What stood out to me the most about this film was the trope of the obsessed artist. As the film unfolded, I found myself increasingly drawn to this idea; Lee’s obsession with getting the ‘money shot’ and exposing herself to increasingly horrific scenes of violence took a demonstrable toll on her. The character of Lee recalls films like Whiplash, Black Swan, and even La La Land. While it was less intentional than in those films, this theme resonated with me throughout the film.

The whole idea of the film, and what is embodied by Lee, is a criticism of [mostly American] society’s desensitisation to violence, gore, and human suffering. Since the birth of television, we’ve seen news reports with gruesome footage from countless wars in faraway countries … but of course, it’s fine because it’s not here.

This is largely the point that Garland is trying to hammer home with Civil War; he brings that gore, that violence and that numbness ‘home’ essentially, with a film that depicts warfare between American citizens.

When discussing the questions they would ask the President, should they get the opportunity to interview him, Sammy suggests asking “Do you regret the use of airstrikes against American citizens?” Airstrikes, to most people in the West, are a far-off idea, they could never imagine the horror of being on the wrong end of one. There is also the reference, with ‘against American citizens’, to the American imperialist war machine and the assumption that the usage of airstrikes against anyone else is acceptable.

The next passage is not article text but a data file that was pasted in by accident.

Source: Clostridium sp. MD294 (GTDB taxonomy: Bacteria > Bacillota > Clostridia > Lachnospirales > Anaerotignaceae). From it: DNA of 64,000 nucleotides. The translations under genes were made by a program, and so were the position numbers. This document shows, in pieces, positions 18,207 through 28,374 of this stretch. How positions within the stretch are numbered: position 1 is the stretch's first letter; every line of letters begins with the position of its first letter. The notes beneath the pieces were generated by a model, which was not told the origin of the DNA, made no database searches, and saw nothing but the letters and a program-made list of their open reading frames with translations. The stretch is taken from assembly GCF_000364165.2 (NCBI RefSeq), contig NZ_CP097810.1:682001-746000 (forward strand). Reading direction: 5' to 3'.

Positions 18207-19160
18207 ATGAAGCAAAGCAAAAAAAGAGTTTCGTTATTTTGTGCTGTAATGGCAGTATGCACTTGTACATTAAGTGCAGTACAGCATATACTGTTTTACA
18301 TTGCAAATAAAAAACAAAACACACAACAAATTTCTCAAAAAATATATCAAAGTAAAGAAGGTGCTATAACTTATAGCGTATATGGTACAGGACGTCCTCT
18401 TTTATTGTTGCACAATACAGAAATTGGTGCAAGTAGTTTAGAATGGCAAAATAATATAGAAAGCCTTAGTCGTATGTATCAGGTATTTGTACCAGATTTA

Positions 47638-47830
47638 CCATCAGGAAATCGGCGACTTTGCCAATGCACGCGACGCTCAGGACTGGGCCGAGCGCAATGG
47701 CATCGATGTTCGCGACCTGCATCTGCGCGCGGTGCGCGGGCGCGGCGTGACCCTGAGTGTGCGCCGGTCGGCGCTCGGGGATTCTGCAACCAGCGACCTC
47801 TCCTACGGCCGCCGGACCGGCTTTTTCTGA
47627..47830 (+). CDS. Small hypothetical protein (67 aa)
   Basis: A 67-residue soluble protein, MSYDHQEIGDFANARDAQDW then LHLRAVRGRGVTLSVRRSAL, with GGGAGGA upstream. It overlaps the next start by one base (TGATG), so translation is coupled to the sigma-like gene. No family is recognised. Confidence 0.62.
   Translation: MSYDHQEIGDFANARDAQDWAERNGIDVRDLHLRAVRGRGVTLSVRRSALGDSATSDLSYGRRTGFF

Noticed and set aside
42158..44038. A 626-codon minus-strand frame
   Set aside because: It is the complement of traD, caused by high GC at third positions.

I went into my viewing of Civil War knowing that politics played a minimal role: the factions, the cause of the secessionist states, and the ideology of the President remains unresolved by the end. The politics and history of this fictionalised America are only hinted at throughout the film; for instance, Jesse mentions that Lee gained notoriety for photographing the ‘Antifa Massacre’. We are not told what happened.

The effectiveness of this tactic by Garland is evident in the fact that moviegoers of all political leanings have watched it and enjoyed it, leftists, liberals, and conservatives. All we really know about the President is that he is on his third term, meaning that, at some point, the twenty-second amendment of the American Constitution, which limits the number of times a President can be elected to two terms, was removed, or changed.

During their journey, the group does come across a few soldiers from an ultranationalist militia, one of which, played by Jesse Plemons, asks ‘What kind of American are you?’ before murdering another journalist who revealed that he was from Hong Kong. Admittedly, if I had gone on to the film without knowing that politics was taking a backseat, I probably would have been disappointed.

Overall, in my opinion, A24 has once again struck a home run with Civil War; another film to join the growing list of great films they have released this year alongside The Iron Claw. The cast did a fantastic job. Especially Cailee Spaeny, who also played Priscilla Presley in Sofia Coppola’s Priscilla last year, I expect to see her name in many more films in the future.